Beatle mad… Chris Rock
Beatle mad… Chris Rock
To mark the 50th anniversary of The Beatles’ first York appearance, Chris Rock explains why they remain the Best. Band. Ever

 
Right OK, here goes… my name is Chris Rock and I am a Beatle fan. There I admit it, and now the whole world knows my guilty secret. Now that wasn’t too bad was it?

I was born in October 1962 – the same year and month that The Beatles had their first chart single released, Love Me Do. Obviously I don’t remember that, but, what I can vaguely recall at infants school is the class all sat around in a semi-circle and chanting the lines “We all live in a yellow submarine” over and over again, whilst the teacher accompanied us on her old, battered acoustic guitar. Hmmm… not the best song to be introduced to The Beatles with, however, thus began my interest, my passion, OK my infatuation, with the group.

rialto-posterWhat is it that elevates this band above the heads of all others, and has left a legacy that still resonates down the years to all generations? After all, it is 43 years since the band split up, the Bootleg Beatles tribute band has been going three times longer than the original band, and yet the universal appeal and inspiration The Beatles still radiate is magical. This is the reason I have set up the York Beatles Appreciation Society, can other Beatle fans give me a definitive answer?

I want it to be a society where we can meet up in York on a regular basis and discuss the various and endless topics that being a Beatles fan throws at us. What draws you to them? Is it the music? The personalities? The humour? The style? The philosophy? Or a mixture of everything?

I remember back at Art College in the early Eighties having a heated debate with a fellow Beatle disciple. She vehemently insisted Lennon was the driving force, the musical genius and the soul of the group, and no argument was going to sway that view. Passions can run very high indeed with Beatle fans!

I grew up in Teesside on a uninspiring 1970s council estate, but I used to wish I had been born ten years earlier, just so I could have grown up and experienced the Sixties for myself. OK, we can all look back at the decade through rose-tinted spectacles and only see what we want to see – don’t forget that many people still lived in poor quality Victorian housing, complete with outside toilets and no central heating (I can still vividly remember the smell of hundreds of sooty coal fires hanging in the air on a cold, damp day).

The interior of the Rialto, York
The interior of the Rialto, York

To many the “swinging Sixties” swung right by them, and it was not until the 1970s that they could afford a colour TV, or an automatic washing machine (my family included, I can still visualise seeing Slade for the first time on Top Of The Pops in glorious colour).

The Sixties really was a time of radical social change, the drab and dreary postwar years giving way to an explosion of colour in materials, fabrics and fashion. The new “teenager” had a sense of freedom and certain amount of disposable income for the first time. Then there was rock’n’roll. The early Sixties had lost its way as far as the popular music scene was concerned. Those heady, noisy, exciting early rock icons like Elvis, Little Richard, and Buddy Holly had been toppled by ballad singing, moody, clean cut solo artists like Joe Brown, Adam Faith, and a host of American chart toppers.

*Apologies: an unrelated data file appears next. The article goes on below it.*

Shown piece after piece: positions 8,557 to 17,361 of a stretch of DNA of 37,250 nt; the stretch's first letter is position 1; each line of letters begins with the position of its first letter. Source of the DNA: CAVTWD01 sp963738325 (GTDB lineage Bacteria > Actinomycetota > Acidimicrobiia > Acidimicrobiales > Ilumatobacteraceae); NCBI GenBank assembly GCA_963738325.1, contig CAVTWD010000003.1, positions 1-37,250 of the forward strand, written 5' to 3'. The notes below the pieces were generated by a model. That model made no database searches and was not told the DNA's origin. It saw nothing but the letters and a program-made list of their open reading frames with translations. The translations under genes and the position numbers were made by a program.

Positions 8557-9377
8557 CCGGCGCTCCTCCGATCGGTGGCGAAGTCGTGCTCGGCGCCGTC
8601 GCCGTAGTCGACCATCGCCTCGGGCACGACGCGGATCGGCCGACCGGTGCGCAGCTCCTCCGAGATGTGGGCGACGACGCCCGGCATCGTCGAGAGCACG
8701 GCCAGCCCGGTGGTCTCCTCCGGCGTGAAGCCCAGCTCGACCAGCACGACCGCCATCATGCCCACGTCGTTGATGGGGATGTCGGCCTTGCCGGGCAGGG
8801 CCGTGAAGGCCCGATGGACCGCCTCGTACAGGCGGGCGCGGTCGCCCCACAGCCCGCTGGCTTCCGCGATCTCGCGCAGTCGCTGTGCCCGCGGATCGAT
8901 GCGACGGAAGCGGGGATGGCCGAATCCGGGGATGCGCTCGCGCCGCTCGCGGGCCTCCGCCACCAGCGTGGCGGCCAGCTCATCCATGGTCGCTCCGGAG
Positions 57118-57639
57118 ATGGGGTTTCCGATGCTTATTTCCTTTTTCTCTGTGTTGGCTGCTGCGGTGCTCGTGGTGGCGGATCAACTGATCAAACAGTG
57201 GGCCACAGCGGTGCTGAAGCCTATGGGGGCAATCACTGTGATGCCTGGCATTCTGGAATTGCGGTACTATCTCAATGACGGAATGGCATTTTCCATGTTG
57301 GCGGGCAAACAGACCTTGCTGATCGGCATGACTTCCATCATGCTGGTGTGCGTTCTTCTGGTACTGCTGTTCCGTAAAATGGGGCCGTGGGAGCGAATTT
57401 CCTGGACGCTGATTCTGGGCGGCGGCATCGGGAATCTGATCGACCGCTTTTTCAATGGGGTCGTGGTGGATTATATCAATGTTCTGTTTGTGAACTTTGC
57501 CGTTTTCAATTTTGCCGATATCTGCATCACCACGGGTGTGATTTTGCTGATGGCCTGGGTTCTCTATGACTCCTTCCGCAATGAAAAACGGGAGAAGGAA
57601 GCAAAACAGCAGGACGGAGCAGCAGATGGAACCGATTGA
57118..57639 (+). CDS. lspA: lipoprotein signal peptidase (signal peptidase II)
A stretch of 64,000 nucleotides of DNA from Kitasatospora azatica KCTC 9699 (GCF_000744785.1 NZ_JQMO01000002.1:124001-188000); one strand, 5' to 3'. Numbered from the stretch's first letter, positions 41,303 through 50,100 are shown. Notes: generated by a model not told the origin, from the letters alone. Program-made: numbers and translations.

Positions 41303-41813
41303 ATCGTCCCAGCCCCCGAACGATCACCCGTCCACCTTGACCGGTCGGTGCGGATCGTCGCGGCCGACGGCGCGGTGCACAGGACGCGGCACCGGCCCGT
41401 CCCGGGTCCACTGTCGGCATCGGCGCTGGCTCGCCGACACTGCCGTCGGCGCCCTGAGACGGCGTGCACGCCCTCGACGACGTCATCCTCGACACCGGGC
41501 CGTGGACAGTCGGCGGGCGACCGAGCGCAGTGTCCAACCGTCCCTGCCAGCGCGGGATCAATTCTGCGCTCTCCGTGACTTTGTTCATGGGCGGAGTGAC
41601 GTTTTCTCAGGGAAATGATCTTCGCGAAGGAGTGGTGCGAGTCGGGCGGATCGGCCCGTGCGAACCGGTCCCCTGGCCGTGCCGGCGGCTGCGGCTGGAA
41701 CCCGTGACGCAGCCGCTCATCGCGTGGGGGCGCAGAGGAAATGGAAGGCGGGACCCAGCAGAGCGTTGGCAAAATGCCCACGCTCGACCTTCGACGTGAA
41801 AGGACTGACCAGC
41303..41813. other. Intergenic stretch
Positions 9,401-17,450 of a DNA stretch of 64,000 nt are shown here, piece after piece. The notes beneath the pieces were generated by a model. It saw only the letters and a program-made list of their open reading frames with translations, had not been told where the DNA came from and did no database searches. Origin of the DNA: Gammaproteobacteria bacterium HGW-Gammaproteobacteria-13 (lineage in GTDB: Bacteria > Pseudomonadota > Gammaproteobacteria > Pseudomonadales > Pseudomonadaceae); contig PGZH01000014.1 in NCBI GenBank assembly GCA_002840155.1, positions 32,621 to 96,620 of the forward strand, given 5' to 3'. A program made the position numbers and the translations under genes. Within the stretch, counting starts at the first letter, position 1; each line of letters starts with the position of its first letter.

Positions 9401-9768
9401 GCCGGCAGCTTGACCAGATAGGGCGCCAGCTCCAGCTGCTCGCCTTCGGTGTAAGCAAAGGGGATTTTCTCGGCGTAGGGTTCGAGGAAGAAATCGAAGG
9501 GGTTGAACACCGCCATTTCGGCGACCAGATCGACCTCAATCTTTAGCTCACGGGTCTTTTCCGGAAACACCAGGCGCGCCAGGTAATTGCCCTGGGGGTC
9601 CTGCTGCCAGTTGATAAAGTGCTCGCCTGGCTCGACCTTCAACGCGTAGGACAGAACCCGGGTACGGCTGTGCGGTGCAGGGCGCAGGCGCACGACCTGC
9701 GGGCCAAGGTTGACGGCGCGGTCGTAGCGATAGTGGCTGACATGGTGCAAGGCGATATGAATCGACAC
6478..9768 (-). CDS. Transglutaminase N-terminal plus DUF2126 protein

What the youth was waiting for was the punk-like musical explosion that would herald the real start of the swinging Sixties. And The Beatles fronted that new shock-wave of sound and style.

Just ask any young band about their influences and they will somehow permeate back to the Beatles. And one thing is certain, there will never be a time or a band like that again

Many now slate the early Beatles songs, but just look what they put out from 1963 to 1966, seven LP albums! (Try doing that now Mr Cowell). They progressed creatively from She Loves You to Eleanor Rigby in just four short, mad Beatlemania years. That I think is the crux of my attraction to the group: their musical diversity is prodigious and will never equalled.

I have had many a discussion with my close friend Gary about the Beatles. Together we became fascinated by them in the Seventies, and we often ask the question: did the Beatles instigate or follow the musical and cultural style which defined the Sixties?

The Beatles came to York four times in 1963 – February 27, March 13, May 29 and November 27 – and played all the shows at the now long gone Rialto Theatre on Fishergate. It is 50 years since that first visit. This is another reason why the York Beatles Appreciation Society has been formed, I want to record a visual and verbal record of those visits for posterity.

What was it like to attend one of their live shows? How did it feel to be there at the start of a musical and cultural phenomenon? Did you meet them? Did you work at the Rialto and get a photograph? Your memories and your memorabilia is all we have now of those exciting times, it’s something we will never experience again and I will certainly never see.

To some The Beatles are over-played, overstated and maybe even over-rated. That’s fine, that’s their viewpoint, I would never try to persuade a non-Beatle fan against their will. I will however argue my corner, just ask any young band about their influences and they will somehow permeate back to the Beatles – they might not even know they’ve even been influenced. However, one thing is certain, there will never be a time or a band like that again.

If you want to be a part of the society or have anything you want to add to the archives please get in touch, or visit the web-page – all are welcome, any age, any gender, we all have one interest in common – The Beatles.